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‘Dream of Flight’ Revealed

Exhibit Marks Wright Brothers’ Milestone

The first motorized flight lasted only 12 seconds, but its success has impacted the world of aviation for the past century. To celebrate the legacy of Wilbur and Orville Wright, the pilots whose rickety triumph at Kitty Hawk, N.C., marks its 100th anniversary this year, the Library of Congress will feature the famous brothers in an exhibit opening Oct. 3.

To illustrate the historical obsession with aviation, the library’s “Dream of Flight” exhibit will include artifacts dated hundreds of years before the first successful flight took off in 1903. The focus, curator Len Bruno said, is to show the fascination of flight that preceded the Wright brothers.

“The exhibit shows flight as being a universal impulse,” he said. “It’s seen in every culture and spans many time periods.”

Flight’s rich history is what brought the Wrights to success, Bruno said. Earlier attempts and designs inspired future innovators, which is the major theme and inspiration for the exhibit.

“Everyone built on what was before them,” said exhibition director Giulia Adelfio, pointing to one of the exhibit’s pieces, a 1702 Bible from Amsterdam. The massive book is opened to a page picturing the flight of a man into heaven. This supernatural artifact will be the first in the exhibit’s line of historical pieces.

Early Leonardo Da Vinci drawings showing the artist’s attempt at flight mechanisms and vapor machine designs from 1670, which later inspired the invention of hot air balloons, will also be on display.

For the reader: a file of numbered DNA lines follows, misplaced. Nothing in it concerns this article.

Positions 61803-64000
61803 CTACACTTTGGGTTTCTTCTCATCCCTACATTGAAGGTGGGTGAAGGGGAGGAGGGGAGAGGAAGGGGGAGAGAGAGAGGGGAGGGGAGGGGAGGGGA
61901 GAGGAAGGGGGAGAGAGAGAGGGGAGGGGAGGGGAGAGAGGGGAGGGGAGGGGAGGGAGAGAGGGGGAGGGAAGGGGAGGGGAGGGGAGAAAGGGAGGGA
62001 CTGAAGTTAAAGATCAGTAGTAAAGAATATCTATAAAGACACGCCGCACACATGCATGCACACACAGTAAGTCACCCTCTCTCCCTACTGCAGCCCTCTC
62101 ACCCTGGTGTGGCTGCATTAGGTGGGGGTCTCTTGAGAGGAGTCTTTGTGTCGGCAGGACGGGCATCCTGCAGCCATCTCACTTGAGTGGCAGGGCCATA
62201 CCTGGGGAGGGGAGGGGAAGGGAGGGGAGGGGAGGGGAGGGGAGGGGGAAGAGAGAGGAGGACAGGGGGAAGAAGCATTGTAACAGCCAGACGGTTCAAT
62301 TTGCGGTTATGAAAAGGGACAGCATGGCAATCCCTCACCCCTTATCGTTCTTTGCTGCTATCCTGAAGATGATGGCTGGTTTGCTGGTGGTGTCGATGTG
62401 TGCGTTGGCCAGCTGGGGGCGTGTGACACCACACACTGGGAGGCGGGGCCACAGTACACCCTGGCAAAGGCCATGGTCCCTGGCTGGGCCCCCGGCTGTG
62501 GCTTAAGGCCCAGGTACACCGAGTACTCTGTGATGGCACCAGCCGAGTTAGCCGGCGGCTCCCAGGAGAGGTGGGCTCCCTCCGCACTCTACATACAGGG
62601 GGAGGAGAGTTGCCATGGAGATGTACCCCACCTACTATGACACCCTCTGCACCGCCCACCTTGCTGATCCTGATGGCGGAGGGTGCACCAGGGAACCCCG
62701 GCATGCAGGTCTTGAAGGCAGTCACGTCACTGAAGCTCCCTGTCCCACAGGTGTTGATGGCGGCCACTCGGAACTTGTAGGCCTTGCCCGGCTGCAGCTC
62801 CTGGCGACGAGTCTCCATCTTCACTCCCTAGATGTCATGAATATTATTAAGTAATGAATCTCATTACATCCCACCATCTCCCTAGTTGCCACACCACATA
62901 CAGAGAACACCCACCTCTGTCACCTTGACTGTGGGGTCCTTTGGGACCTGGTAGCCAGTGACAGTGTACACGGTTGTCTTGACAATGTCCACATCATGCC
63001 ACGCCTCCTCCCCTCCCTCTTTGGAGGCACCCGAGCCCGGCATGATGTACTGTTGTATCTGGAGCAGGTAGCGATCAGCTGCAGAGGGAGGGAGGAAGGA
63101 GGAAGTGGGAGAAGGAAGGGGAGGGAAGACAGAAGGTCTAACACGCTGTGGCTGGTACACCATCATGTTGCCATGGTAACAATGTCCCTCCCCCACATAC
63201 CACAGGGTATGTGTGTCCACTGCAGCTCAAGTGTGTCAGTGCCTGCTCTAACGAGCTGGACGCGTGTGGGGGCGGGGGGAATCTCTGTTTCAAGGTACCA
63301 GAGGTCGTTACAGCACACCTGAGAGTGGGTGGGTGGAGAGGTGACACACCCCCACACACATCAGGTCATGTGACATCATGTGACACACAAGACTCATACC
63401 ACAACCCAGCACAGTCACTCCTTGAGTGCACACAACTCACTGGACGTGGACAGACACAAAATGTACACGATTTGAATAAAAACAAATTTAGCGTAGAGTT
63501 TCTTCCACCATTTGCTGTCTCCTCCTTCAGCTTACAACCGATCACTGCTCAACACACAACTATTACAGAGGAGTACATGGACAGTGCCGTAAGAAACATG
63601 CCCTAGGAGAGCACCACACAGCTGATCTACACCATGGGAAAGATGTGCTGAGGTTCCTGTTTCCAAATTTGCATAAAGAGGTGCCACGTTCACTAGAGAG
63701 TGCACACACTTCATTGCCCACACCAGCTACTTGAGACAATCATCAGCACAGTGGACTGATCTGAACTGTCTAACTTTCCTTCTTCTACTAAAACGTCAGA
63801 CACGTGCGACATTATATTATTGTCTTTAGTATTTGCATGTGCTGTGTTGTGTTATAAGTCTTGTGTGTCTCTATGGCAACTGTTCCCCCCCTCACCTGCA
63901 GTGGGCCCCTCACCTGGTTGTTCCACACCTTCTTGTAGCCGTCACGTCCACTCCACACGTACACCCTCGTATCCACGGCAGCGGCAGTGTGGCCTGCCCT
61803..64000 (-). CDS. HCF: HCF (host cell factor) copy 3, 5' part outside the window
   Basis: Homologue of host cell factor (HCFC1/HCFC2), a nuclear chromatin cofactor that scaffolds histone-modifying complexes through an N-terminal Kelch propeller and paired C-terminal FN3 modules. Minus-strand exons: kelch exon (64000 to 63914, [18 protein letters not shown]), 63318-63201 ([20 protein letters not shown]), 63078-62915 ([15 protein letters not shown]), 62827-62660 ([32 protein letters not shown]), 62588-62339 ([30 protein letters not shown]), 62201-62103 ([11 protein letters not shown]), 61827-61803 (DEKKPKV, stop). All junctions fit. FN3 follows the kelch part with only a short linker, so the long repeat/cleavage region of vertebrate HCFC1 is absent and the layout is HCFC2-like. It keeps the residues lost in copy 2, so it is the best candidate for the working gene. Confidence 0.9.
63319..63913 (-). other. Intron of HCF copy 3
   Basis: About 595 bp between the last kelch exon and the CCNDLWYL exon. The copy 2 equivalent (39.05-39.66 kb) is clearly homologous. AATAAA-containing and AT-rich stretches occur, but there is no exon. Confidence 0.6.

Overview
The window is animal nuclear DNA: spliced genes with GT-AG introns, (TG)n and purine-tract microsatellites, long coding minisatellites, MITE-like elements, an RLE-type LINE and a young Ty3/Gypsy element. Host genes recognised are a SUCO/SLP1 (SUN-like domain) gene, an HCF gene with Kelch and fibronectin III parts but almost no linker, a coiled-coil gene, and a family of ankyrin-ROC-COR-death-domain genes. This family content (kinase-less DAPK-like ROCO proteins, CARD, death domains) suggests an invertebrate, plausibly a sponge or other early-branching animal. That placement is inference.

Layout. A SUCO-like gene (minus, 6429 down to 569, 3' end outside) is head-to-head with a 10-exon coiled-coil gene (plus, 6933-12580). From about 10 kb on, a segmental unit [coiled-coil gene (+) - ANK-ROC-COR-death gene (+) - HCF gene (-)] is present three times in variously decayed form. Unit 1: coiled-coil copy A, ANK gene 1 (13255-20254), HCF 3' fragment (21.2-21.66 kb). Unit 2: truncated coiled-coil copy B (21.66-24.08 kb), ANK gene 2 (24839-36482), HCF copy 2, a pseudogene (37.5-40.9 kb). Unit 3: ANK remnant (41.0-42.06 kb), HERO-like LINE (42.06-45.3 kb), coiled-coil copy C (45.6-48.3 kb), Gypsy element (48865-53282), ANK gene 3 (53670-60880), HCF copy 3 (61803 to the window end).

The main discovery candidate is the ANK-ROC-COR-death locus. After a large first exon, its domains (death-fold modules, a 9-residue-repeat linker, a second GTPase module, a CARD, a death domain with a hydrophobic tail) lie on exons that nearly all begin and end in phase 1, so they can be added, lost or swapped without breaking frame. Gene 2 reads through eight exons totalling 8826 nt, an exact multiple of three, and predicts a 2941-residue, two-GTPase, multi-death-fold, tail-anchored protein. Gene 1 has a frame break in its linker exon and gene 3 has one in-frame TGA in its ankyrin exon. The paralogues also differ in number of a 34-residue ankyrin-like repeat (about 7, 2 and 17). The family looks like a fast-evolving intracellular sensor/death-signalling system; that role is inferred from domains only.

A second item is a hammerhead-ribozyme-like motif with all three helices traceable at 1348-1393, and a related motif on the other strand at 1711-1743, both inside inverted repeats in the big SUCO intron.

The concepts and designs shown in the first portion of the exhibit lead to the featured guests. The Wright brothers, a flying duo whose lifelong obsession not only with the air but also with engineering, take up the bulk of the Library’s display. Priceless objects such as meticulous logbooks kept by both men, a piece of fabric from the original 1903 plane and original photographs will be placed in the American Treasures gallery. With more than 30,000 pieces on the pilots in the Library’s permanent collection, Adelfio said whittling down the massive amount to just 85 pieces was difficult.

The exhibit will also include items placed in the Top Treasures case — a display that holds only the Library’s most cherished items, Adelfio said. Drafts of both the Gettysburg Address and the Declaration of Independence have been featured in the past.

A video montage flowing through the evolution of and obsession with flight is also included in the exhibit. The six-minute medley spans the life of flight with cartoon clips ranging from “Fantasia” to “Superman.” Scenes from the film “Apollo 13” are also included. Adelfio said the video not only shows the fictitious and sometimes goofy examples of flight (think Dumbo, the humongous flight elephant), but also continued success and innovation, as seen with the space age.

“Because man is so earthbound, we still remain intrigued with the possibility and magic of flight,” she said.

The “Dream of Flight” will be on display until late April 2004. An online version of the exhibition can be viewed at www.loc.gov/exhibits, which provides extended access to some of the items that didn’t make it into the gallery.

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